People living with cancer and their doctors have been concerned that cancer treatment, especially chemotherapy, could raise the risk of more severe COVID-19, but recent research helps allay such fears.

Many chemotherapy drugs kill immune system white blood cells, leaving people less able to fight off infections. Early in the pandemic, immune suppression was identified as a risk factor for severe COVID-19 in China, and studies in other hard-hit epicenters showed that people with cancer—in particular those with active disease and those who had recently received chemo—had higher rates of severe illness and death.

But now that clinicians have learned how to better manage COVID-19 and have had time to do larger and more thorough analyses, outcomes for people with cancer—including those undergoing treatment—appear to have improved.

“If you’re an oncologist and you’re trying to figure out whether to give patients chemotherapy, or if you’re a patient who needs treatment, these findings should be very reassuring,” said Ying Taur, MD, MPH, of Memorial Sloan Kettering Cancer Center in New York, a coauthor of one of the recent studies.


Chemotherapy and COVID-19 

As described in the Journal of Clinical Oncology, Justin Lee, MD, PhD, and colleagues reviewed outcomes among 309 patients with cancer and COVID-19 treated at Memorial Sloan Kettering through the end of March, with follow-up through mid-April. About half were over age 60, half were men and two thirds were white. A third had recently received cytotoxic chemotherapy—drugs that kill blood cells and other healthy cells along with cancer cells.

During follow-up, 147 people (48%) were hospitalized, 31 (10%) died and 120 (39%) met the study’s primary end point of severe or critical COVID-19. In a matched group of cancer patients who tested negative for the coronavirus, the corresponding rates were 33%, 6% and 17%.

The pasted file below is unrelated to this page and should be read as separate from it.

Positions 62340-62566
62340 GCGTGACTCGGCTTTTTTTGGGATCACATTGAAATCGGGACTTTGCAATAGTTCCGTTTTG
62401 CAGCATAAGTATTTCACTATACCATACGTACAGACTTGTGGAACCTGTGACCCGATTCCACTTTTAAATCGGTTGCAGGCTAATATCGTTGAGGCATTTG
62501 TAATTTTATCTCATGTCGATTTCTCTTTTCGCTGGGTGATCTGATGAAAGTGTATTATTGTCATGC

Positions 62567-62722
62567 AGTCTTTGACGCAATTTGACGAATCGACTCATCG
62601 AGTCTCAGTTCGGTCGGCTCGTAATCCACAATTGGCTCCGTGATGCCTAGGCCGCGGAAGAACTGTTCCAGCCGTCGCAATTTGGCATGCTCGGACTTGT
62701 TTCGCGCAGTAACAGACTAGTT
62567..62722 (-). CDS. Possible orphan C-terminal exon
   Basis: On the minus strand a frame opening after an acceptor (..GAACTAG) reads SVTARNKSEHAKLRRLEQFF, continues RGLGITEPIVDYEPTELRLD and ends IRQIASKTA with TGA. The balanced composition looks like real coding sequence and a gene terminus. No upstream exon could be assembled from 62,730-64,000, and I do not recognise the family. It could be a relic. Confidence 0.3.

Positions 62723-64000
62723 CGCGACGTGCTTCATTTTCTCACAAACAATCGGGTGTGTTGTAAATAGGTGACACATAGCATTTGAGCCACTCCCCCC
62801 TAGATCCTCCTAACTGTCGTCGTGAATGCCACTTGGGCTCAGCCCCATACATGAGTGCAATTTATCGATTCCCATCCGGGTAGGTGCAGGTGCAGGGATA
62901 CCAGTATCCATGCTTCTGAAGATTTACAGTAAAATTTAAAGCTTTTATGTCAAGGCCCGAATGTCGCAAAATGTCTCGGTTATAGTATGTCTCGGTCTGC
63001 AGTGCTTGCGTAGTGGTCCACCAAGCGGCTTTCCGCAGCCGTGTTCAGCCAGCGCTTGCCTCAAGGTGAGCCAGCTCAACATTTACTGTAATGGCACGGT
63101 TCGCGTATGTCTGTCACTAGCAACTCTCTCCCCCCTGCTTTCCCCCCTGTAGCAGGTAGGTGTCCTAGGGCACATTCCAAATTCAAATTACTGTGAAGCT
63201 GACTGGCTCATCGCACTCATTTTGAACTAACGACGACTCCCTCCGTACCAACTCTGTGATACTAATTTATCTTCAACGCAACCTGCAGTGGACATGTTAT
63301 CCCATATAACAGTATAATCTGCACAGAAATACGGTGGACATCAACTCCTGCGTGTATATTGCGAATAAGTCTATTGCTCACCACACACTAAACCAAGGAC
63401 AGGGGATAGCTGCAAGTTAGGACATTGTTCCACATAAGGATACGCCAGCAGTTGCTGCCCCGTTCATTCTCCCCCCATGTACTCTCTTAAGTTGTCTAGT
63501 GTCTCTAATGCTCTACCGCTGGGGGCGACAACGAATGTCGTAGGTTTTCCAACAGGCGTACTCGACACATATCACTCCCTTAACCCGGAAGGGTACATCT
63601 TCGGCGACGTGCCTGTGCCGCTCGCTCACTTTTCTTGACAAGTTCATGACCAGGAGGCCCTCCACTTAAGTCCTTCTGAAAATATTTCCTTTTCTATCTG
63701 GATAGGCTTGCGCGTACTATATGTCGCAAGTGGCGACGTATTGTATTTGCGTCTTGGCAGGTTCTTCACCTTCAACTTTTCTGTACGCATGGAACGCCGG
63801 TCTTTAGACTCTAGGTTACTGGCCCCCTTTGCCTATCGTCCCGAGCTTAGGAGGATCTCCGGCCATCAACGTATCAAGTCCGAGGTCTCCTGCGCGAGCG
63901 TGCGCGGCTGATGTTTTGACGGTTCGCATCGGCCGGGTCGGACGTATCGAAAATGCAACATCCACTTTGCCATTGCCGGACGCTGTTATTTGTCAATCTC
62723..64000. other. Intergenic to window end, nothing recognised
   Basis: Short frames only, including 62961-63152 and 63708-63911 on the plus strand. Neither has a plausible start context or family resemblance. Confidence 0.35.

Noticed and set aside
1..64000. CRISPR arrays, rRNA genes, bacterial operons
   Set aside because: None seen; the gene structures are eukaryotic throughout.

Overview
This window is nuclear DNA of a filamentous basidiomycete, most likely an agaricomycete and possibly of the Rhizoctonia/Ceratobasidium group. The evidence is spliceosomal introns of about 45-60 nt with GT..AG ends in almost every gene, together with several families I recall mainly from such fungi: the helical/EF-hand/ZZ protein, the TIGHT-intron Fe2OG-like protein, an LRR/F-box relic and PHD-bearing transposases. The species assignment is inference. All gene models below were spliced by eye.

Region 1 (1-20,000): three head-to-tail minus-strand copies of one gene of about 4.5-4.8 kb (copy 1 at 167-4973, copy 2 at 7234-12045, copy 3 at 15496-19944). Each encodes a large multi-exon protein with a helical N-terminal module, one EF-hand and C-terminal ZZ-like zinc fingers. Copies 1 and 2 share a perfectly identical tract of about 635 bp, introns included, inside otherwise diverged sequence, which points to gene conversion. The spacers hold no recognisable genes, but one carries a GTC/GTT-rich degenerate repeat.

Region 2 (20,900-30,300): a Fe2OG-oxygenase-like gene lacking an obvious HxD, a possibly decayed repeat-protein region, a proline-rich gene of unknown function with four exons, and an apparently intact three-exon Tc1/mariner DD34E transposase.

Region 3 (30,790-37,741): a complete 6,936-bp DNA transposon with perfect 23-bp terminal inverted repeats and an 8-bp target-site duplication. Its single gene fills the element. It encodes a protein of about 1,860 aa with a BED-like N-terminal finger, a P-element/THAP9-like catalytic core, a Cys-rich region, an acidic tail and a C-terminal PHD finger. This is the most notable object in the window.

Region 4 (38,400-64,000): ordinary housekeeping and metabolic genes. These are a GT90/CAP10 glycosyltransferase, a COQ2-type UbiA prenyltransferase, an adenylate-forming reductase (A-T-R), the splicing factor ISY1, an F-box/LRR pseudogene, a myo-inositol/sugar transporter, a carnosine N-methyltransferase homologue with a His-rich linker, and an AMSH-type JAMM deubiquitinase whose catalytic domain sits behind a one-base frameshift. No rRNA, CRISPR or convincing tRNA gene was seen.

As seen in other studies, people with blood cancers (such as leukemia or lymphoma) and lung cancer fared worse than those with other malignancies. People in remission appeared to have better outcomes than those with active disease.

The researchers found that, overall, receiving cytotoxic chemotherapy within the three months prior to COVID-19 diagnosis was not significantly associated with a higher likelihood of severe events including intensive care unit (ICU) admission and death. Cancer patients on chemo also did not appear more likely to acquire the coronavirus.

People who had low lymphocytes levels (lymphopenia) around the time of their COVID-19 diagnosis had about twice the risk of severe illness, and those who already had a low level of infection-fighting neutrophils (neutropenia) at the start of follow-up had about a fourfold higher risk of poor outcomes. But only four patients fell into the latter category, all of whom had blood cancers.

People who were treated with tyrosine kinase inhibitor targeted therapy (49 patients) or immunotherapy (18 patients) appeared somewhat more likely to have poor outcomes, but the number of patients on these types of treatment was small, making it hard to draw firm conclusions.

“From our study, the chemotherapy treatment itself does not appear to cause additional adverse outcomes from having COVID-19,” lead study author Melissa Pessin, MD, PhD, of Memorial Sloan Kettering, told Healio. “Patients should discuss their concerns with their oncologist, but for most people, the potential benefits of their treatment will outweigh any additional potential risks with COVID-19 from that treatment; however, some treatment regimens may require modifications to further minimize risk.”

What About Immunotherapy? 

The question of whether immunotherapy affects COVID-19 outcomes is somewhat murkier, as studies to date have yielded conflicting results.

Some of the severe complications of COVID-19 are attributable to an overactive immune response known as a cytokine storm. Immune checkpoint inhibitors, which boost T-cell activity, could potentially help the body fight the coronavirus—or they could make matters worse.